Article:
This section of the exhibition draws attention to the ways in which family and social connections can be used to map a region’s artistic development. The Woodstock-based Cramer family (artists Konrad and Florence and their children Aileen and Margo) left a significant mark on the collections of most of HVVACC’s members through their creative output and donations of artwork. The names of Konrad and Florence Cramer’s children, colleagues, and friends are listed variously as subjects, artists, and patrons in this exhibition, demonstrating the ways in which art institutions are often linked by personal connections.
The Maverick Art Colony, established in 1905, was central to the circles of affiliation studied in this section of the exhibition. In the group photograph above, members of the Cramer family are pictured at one of the famous Maverick Festivals, which were held from 1915 to 1931. More about the Maverick Festivals can be found here.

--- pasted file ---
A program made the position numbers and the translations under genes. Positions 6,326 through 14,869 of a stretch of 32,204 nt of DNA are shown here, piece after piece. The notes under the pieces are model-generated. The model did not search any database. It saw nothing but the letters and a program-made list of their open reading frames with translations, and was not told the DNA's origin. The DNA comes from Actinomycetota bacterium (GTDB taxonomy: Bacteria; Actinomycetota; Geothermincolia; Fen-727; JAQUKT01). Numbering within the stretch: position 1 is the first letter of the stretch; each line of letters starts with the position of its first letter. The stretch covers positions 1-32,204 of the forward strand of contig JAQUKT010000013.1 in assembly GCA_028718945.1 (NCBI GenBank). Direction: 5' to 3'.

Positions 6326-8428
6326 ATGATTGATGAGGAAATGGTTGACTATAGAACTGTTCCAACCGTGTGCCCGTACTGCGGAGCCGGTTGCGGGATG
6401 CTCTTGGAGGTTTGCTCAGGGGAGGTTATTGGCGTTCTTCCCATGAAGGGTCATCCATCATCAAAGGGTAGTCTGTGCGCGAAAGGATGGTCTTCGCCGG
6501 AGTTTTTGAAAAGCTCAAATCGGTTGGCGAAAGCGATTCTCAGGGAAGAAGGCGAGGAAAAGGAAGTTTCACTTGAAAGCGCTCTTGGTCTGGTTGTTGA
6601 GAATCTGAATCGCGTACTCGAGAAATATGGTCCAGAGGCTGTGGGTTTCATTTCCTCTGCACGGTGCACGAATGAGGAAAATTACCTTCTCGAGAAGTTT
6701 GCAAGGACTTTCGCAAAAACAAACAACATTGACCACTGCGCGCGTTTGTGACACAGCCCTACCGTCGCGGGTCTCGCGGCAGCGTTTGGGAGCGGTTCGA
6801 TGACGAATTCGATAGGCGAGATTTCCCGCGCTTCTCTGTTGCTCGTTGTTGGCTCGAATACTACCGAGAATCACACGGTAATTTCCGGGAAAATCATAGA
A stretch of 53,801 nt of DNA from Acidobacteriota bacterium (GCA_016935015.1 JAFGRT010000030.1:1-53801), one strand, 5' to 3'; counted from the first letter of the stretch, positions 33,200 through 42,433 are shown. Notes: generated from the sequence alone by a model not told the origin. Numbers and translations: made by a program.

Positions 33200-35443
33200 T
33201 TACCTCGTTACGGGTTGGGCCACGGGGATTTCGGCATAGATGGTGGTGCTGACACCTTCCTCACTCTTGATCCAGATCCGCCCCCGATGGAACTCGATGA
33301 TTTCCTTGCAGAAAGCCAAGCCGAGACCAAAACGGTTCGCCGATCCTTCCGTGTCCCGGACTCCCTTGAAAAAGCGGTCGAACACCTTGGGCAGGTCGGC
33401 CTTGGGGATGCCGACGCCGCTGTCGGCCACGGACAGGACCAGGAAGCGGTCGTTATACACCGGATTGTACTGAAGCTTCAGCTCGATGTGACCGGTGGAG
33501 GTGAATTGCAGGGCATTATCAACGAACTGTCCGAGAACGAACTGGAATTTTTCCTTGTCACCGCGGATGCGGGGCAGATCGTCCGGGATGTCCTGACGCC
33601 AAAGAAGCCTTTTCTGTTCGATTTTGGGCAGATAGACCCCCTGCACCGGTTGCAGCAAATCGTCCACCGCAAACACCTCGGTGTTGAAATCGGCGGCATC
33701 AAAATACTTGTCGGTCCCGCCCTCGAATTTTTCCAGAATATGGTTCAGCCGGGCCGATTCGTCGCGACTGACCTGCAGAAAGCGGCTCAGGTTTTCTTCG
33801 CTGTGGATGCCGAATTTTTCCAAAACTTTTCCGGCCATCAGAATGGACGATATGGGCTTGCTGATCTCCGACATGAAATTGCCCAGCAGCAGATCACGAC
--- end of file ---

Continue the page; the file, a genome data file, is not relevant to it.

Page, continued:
Konrad Cramer, trained in Germany as a painter, brought a European avant-garde approach to the United States. European modernism would be reviled by some, admired by others in the famous New York Armory Show of 1913. Along with Woodstock Artists Association members like Andrew Dasburg and Yasuo Kuniyoshi, Konrad Cramer would represent the radical contingent in a Woodstock artistically divided along the lines of tradition versus innovation that have driven visual culture since the nineteenth century. Kramer became a photographer of note, creating works that married the structures of abstract painting with experimental photographic techniques, such as his Pfizer Construction. His wife Florence Ballin’s early Self-Portrait demonstrates the dark-toned realism of more conservative twentieth-century American painters like George Bellows and Robert Henri